In 1976, social worker Joan Burkhard – who had been Director of Special Education for the Berkshire Hills Regional School District –- joined with her husband, Dan, and two other couples to buy Riverbrook, which at the time was a private, for-profit operation. The Burkhards, who emptied their pockets to make the purchase, had a dream of what could happen at Riverbrook, and they were willing to put everything on the line to try to make a go of it.

The going was rough, especially in the beginning.  At one point, the septic system in the old house failed. After four attempts to fix it, Burkhard says she “went on bended knee” to the town of Stockbridge, begging them to hook Riverbrook into the newly created town sewage system.

She laughs when she recalls the desperate campaign she launched to pay for the sewage hookup. She takes from a scrapbook a rather unique post card that Riverbrook mailed out as part of fund-raising efforts.

“One of our client’s fathers was a plumber,” she recalls, laughing. “So we had his daughter sit on the closed toilet, fully clothed, and we put a plunger in each of her hands.” The card read, “Houston – we’ve got a problem! 

When the state’s Department of Developmental Disabilities saw the card, “they were furious with me,” she recalls. But the unorthodox campaign went on to raise a much-needed $125,000 and resolved the plumbing issue.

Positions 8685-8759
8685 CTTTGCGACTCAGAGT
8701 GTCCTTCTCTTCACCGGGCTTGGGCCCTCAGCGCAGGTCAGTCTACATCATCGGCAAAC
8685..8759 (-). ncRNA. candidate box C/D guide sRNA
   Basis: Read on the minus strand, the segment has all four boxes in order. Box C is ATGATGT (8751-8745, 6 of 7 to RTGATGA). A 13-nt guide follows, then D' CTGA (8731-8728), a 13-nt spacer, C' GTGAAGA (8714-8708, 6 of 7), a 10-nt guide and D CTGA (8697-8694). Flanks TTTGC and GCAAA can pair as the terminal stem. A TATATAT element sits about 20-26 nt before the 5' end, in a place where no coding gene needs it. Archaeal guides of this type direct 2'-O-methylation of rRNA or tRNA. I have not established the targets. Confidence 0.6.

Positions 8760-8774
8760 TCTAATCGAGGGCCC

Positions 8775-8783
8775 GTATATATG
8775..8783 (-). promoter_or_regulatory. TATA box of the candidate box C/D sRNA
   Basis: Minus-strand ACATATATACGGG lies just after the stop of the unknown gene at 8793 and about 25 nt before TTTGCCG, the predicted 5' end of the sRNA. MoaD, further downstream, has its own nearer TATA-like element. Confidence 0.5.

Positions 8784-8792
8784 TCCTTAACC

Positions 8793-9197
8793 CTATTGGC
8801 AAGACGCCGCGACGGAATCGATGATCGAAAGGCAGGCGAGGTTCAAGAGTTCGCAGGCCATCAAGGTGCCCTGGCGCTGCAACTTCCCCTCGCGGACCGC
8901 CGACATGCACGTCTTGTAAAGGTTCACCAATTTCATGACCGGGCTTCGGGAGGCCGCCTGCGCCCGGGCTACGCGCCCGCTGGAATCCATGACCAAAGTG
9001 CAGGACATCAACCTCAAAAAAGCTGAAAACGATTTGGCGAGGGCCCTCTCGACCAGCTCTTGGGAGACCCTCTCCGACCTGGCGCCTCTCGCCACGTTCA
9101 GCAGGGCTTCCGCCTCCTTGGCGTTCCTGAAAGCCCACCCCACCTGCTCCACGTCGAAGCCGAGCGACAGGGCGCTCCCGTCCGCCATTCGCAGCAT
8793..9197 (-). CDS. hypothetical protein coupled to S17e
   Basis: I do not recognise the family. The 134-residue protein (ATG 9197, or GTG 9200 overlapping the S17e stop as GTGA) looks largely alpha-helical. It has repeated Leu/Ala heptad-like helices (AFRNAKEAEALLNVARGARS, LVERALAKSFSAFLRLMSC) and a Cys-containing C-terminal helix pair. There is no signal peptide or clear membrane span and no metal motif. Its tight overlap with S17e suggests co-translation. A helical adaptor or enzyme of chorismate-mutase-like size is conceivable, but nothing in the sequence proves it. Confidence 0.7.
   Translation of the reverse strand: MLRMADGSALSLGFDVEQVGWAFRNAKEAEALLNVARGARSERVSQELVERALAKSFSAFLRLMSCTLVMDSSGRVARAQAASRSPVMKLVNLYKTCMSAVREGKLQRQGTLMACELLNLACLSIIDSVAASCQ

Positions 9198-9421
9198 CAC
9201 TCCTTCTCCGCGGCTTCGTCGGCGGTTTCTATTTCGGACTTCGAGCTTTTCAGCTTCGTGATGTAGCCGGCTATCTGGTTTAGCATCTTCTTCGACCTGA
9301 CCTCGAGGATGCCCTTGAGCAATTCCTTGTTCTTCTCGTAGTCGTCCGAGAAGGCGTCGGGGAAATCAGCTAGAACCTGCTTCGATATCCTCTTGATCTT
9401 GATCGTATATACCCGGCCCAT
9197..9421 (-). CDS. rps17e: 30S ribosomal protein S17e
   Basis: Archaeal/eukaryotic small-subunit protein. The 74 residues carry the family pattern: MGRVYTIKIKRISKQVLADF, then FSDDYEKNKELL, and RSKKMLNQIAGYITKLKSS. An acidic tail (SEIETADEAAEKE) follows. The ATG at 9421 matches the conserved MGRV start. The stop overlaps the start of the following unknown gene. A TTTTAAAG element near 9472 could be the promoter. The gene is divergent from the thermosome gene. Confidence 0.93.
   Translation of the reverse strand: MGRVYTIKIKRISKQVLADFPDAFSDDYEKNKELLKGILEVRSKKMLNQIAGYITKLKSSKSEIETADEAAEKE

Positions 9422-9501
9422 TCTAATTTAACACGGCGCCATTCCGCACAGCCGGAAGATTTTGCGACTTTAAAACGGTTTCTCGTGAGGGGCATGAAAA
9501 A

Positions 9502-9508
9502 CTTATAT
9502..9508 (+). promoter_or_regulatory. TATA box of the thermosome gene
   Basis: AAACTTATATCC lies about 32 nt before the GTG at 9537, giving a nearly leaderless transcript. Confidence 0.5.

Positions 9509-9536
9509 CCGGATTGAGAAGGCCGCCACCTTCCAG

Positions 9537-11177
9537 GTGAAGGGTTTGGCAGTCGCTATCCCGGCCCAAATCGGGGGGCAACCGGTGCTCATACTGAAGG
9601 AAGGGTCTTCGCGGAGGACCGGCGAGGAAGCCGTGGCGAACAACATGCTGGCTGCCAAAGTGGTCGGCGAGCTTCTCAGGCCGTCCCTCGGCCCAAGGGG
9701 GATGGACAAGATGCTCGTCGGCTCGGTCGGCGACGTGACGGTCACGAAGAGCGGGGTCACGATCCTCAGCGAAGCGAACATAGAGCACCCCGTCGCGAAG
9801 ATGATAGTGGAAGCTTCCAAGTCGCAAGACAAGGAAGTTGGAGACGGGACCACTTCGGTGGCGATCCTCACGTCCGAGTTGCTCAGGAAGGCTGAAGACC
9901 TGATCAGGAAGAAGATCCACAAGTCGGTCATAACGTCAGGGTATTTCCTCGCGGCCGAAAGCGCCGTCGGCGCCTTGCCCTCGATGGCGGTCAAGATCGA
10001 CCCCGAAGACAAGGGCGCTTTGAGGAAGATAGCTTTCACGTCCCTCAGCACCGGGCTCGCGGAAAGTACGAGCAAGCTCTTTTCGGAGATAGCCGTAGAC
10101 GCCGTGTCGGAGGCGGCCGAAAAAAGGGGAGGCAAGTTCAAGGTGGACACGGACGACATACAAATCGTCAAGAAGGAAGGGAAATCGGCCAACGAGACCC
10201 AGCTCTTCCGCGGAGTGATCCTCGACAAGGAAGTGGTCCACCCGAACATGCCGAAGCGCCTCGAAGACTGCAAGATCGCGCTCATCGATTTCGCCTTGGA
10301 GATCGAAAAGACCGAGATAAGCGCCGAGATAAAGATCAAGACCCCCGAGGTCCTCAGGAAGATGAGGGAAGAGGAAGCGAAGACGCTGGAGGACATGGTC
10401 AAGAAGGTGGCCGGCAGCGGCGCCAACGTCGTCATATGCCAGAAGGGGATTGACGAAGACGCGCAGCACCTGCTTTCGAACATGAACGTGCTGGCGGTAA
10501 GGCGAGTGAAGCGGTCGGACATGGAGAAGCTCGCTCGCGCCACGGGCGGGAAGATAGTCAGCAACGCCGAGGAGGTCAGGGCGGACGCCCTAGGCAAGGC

After running Riverbrook for 20 years as a private organization, the Burkhards in 1996 converted the operation to a not-for-profit, and formed a Board of Directors.

Today it is one of the most successful shared residential facilities in the U.S., serving 21 women with developmental disabilities.

One thing that makes Riverbrook so unique and exciting  the opportunities offered to the women. The women select from a variety of activities – among them dance, drumming, swimming, horseback riding, acting, yoga, painting, sports, handcrafts, music and writing  -- offered in the community.